The role of beta-catenin mutation and SOX9 expression in sex cord-stromal tumours of the testis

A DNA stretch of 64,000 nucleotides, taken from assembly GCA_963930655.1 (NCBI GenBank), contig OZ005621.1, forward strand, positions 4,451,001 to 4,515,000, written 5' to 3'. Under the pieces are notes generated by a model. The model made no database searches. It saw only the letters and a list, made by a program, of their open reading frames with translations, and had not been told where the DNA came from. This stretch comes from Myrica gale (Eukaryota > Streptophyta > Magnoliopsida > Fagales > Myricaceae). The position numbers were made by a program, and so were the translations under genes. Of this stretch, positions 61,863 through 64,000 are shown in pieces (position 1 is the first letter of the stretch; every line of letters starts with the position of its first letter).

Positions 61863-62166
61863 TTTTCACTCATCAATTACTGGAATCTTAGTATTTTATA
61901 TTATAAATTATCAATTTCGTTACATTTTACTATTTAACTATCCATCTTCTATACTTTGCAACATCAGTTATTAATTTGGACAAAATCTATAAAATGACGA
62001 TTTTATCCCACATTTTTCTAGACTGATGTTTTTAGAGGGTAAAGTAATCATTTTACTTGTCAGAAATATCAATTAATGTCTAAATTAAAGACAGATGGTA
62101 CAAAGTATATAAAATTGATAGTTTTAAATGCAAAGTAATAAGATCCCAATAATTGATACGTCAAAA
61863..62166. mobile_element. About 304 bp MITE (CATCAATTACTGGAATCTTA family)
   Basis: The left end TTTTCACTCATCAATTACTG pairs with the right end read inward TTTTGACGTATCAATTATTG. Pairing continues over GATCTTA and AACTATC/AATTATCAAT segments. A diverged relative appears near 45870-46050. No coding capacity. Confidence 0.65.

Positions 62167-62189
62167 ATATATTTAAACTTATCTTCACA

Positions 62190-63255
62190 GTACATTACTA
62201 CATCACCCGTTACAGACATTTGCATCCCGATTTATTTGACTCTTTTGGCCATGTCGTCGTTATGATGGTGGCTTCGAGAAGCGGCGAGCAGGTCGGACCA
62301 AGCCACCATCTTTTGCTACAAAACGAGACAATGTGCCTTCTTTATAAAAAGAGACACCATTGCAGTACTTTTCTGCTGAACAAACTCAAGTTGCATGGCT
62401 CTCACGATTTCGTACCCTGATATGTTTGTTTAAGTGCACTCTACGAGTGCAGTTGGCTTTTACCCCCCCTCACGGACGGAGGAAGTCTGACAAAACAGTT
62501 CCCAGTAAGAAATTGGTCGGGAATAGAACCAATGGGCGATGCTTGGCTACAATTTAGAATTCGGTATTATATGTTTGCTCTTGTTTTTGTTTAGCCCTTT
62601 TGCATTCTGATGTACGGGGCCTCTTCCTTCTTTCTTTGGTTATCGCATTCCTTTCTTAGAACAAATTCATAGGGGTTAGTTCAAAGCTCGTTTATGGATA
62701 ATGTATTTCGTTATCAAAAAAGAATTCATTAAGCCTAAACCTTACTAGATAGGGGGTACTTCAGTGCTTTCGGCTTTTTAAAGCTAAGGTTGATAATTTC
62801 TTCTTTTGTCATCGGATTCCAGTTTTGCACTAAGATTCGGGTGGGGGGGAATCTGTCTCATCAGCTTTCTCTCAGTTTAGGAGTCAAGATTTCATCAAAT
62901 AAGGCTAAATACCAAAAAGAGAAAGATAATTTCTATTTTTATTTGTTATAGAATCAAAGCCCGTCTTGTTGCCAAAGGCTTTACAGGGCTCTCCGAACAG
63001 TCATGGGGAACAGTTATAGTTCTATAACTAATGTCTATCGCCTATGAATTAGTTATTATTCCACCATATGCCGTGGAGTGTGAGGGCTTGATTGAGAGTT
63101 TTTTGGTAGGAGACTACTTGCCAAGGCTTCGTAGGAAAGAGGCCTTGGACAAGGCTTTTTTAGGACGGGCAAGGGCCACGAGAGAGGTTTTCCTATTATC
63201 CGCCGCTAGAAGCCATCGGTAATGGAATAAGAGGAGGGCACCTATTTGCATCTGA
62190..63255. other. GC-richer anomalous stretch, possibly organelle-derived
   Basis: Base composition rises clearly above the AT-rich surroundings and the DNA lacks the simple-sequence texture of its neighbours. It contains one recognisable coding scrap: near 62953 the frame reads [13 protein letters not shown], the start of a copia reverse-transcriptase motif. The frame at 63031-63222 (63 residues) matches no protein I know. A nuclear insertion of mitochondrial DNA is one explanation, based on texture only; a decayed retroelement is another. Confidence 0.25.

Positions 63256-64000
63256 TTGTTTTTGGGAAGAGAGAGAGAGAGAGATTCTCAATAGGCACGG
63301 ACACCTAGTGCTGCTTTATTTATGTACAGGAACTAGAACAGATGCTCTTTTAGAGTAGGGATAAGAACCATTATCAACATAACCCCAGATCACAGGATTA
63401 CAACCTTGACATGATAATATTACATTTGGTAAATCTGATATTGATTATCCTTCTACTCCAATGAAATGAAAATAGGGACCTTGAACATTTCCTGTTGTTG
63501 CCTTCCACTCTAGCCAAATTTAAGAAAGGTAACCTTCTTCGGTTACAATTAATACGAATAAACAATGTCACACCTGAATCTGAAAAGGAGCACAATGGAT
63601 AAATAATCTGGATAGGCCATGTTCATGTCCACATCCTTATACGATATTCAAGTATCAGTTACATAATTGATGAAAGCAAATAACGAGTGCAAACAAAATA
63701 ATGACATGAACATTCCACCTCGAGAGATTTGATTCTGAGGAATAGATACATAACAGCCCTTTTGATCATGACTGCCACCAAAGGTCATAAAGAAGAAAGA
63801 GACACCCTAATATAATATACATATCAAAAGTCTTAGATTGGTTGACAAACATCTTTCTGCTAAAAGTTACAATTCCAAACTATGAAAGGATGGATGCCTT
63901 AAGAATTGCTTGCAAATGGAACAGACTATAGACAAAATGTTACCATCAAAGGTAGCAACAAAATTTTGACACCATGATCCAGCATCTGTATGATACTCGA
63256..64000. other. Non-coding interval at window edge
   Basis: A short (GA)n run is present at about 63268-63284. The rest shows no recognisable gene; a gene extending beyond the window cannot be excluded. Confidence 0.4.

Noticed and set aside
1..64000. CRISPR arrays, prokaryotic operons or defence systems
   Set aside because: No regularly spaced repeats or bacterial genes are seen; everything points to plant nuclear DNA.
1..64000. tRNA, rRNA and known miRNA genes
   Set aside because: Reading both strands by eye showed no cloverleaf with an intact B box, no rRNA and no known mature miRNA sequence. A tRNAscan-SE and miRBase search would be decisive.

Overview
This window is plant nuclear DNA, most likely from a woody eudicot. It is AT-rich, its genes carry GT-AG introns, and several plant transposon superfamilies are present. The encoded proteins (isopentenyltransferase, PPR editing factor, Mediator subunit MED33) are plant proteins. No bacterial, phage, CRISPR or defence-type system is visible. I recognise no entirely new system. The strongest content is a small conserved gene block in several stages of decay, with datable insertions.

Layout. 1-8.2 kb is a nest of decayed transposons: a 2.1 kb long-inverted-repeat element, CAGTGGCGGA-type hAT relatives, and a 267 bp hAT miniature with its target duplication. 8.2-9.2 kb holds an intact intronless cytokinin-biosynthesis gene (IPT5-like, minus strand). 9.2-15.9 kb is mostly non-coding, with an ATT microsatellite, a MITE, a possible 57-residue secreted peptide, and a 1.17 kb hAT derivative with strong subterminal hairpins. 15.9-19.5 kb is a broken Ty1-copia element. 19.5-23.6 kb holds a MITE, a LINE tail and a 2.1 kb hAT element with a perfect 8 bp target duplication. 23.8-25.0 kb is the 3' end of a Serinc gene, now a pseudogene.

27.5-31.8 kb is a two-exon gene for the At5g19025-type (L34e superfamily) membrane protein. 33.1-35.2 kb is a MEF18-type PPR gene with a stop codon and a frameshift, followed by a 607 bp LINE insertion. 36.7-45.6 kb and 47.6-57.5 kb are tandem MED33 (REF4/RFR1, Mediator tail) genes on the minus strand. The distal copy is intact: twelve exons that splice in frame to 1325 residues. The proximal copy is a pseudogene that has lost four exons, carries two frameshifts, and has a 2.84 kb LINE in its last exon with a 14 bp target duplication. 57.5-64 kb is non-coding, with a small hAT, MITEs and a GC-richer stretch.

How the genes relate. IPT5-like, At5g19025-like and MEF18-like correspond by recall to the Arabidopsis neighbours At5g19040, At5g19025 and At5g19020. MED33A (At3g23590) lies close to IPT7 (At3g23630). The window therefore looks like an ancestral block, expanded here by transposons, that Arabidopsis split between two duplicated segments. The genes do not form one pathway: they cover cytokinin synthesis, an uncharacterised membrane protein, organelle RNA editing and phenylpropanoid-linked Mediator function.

beta-Catenin, as an important effector of the canonical Wnt signaling pathway and as a regulator of cell adhesion, has been demonstrated to be involved in multiple developmental processes and tumorigenesis. beta-Catenin expression was found mainly on the Sertoli cell membrane starting from embryonic day 15.5 in the developing testes. However, its potential role in Sertoli cells during testis formation has not been examined. To determine the function of beta-catenin in Sertoli cells during testis formation, we either deleted beta-catenin or expressed a constitutively active form of beta-catenin in Sertoli cells. We found that deletion caused no detectable abnormalities. However, stabilization caused severe phenotypes, including testicular cord disruption, germ cell depletion and inhibition of Müllerian duct regression. beta-Catenin stabilization caused changes in Sertoli cell identity and misregulation of inter-Sertoli cell contacts. As Wt1 conditional knockout in Sertoli cells causes similar phenotypes to our stabilized beta-catenin mutants, we then investigated the relationship of Wt1 and beta-catenin in Sertoli cells and found Wt1 inhibits beta-catenin signaling in these cells during testis development. Wt1 deletion resulted in upregulation of beta-catenin expression in Sertoli cells both in vitro and in vivo. Our study indicates that Sertoli cell expression of beta-catenin is dispensable for testis development. However, the suppression of beta-catenin signaling in these cells is essential for proper testis formation and Wt1 is a negative regulator of beta-catenin signaling during this developmental process.